Given this, it’s not surprising that when Yahoo News and YouGov randomly asked half of pollsters whether they “favor or oppose raising the U.S. debt limit” — with no additional context — more said than not (40%). (28%) liked it. However, when half were asked the same question after hearing a description of dire consequences — “destroying America’s past debts” and “possible failure” of not paying “Social Security benefits and military pay” — the numbers were completely reversed. 45% now say they favor raising the limit and only 24% say they oppose it.
Meanwhile, a third of Americans say they’re “not sure” how to respond to questions about the debt limit — a challenge to GOP hardball tactics if the U.S. defaults and economists suggest there’s more room to grow if it gets worse. Predictions will come true.
The bottom line is that Speaker McCarthy has his work cut out for him moving forward. For now, large numbers of Americans (43%) and Republicans (47%) are undecided whether they view him favorably or unfavorably, and similarly undecided whether they approve or disapprove of his job as speaker (45% and 47). % not sure, respectively).
However, McCarthy’s initial evaluations among all US adults – 20% favorable versus 37% unfavorable; 24% approve and 31% disagree – generally negative. And Republicans and Republican-leaning libertarians were split on whether the House should elect McCarthy (32%) or someone else (31%) as speaker.
At the same time, large numbers of Americans disapprove of most reports that Californians have “persuaded them to participate in their own party,” including giving anti-McCarthy seats on powerful committees (42% against, 24%); Allowing any member to force votes on amendments to unlimited spending bills (42% opposed, 23% in favor). and allowing any member to vote to remove the speaker at any time (37% against, 30% in favor).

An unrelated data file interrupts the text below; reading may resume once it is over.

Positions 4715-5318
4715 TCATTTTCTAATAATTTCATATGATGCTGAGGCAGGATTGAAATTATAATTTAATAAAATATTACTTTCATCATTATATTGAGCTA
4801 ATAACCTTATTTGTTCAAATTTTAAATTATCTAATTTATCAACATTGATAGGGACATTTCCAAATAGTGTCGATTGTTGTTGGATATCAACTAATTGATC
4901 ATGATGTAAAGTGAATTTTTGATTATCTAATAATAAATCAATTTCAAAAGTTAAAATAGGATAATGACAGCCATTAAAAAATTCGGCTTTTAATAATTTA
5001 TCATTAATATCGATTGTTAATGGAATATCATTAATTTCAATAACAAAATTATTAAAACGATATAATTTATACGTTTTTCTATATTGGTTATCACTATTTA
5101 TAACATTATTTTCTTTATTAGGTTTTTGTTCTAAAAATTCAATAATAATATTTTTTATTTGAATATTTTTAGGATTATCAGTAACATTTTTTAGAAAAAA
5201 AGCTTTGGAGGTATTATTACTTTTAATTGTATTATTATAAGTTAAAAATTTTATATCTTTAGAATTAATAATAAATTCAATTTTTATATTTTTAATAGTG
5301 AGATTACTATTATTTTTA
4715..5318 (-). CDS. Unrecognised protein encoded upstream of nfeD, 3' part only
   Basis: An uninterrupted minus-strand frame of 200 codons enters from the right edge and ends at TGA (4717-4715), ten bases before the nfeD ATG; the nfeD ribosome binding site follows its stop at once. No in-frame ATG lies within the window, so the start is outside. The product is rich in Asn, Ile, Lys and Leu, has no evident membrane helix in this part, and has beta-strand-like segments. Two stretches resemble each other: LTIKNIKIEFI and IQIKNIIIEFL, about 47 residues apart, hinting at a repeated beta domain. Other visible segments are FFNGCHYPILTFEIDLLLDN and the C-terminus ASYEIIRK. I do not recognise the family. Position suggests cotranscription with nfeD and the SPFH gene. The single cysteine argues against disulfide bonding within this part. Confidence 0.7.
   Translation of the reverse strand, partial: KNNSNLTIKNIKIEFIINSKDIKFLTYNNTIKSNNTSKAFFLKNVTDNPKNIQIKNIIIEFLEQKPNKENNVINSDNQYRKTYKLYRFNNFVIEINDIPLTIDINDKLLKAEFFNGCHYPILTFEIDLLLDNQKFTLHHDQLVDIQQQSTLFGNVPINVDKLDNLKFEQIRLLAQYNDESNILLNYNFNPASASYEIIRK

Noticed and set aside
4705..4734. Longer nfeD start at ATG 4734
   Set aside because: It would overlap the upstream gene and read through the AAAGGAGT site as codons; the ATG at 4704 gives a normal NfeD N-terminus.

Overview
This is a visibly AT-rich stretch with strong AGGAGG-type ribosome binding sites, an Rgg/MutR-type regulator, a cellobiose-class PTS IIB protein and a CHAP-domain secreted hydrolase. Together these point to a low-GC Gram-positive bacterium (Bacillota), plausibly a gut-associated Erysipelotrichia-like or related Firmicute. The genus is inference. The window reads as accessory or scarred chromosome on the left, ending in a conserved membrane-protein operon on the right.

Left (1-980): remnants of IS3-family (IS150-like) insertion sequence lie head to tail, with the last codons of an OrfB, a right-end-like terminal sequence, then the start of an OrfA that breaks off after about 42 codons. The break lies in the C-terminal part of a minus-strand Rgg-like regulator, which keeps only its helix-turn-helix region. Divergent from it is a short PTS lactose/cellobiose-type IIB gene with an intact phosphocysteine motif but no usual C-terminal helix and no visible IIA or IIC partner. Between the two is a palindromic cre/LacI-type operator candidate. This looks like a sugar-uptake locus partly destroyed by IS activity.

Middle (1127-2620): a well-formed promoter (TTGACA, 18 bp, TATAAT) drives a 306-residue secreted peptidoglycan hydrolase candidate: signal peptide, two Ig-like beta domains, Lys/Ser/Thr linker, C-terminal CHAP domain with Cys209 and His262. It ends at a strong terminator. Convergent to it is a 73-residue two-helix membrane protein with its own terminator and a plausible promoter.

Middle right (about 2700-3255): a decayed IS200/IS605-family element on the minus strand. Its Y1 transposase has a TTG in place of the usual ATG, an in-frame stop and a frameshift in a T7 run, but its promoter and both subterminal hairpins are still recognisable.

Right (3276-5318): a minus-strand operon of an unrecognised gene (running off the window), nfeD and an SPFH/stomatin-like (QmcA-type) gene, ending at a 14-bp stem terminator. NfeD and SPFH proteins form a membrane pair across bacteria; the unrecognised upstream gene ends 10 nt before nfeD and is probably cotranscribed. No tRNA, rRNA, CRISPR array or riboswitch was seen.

Other reported concessions, however, are more popular: posting legislation at least 72 hours before a vote so lawmakers have time to review it (68% in favor, 10% opposed); create a special committee to investigate the Justice Department and the FBI (51% favor, 27% oppose); and ending the pandemic-era congressional election by proxy (46% in favor, 29% against) that allowed members of Congress to vote without being in Washington, D.C.
McCarthy’s strategy for success will be to make the extremist members of his party unyielding to their petty populist demands. Following the recent House Speaker race, 26 percent of American Republicans say they “have the right priorities” — down 5 points from late October — but more than twice as many (54%) say they are “not paying enough attention to America’s real problems.” . He said.
The view of Democrats isn’t that bad — 30% “have the right priorities” versus 52% “not paying enough attention to America’s real problems” — with no significant changes since August.
Similarly, Americans are now 20 points more likely than Republicans to “hurt” the other party (48%) than to “pass legislation” (28%) — and just 6 points more likely than Democrats to say so. by 42% to 36% respectively).
The Yahoo News survey was conducted using a nationally representative sample of 1,538 US adults who were interviewed online between January 12 and 16, 2023. The sample is stratified by gender, age, race, education, turnout in the 2020 election, and presidential election, at baseline. Party ID and current voter registration status. Demographic weighting targets are from the 2019 American Community Survey. Base party identification is the most recent answer given by a respondent before March 15, 2022, and corresponds to the estimated distribution at that time (32% Democratic, 27% Republican). Respondents were selected from a YouGov opt-in panel to be representative of all US adults. The margin of error is approximately 2.7%.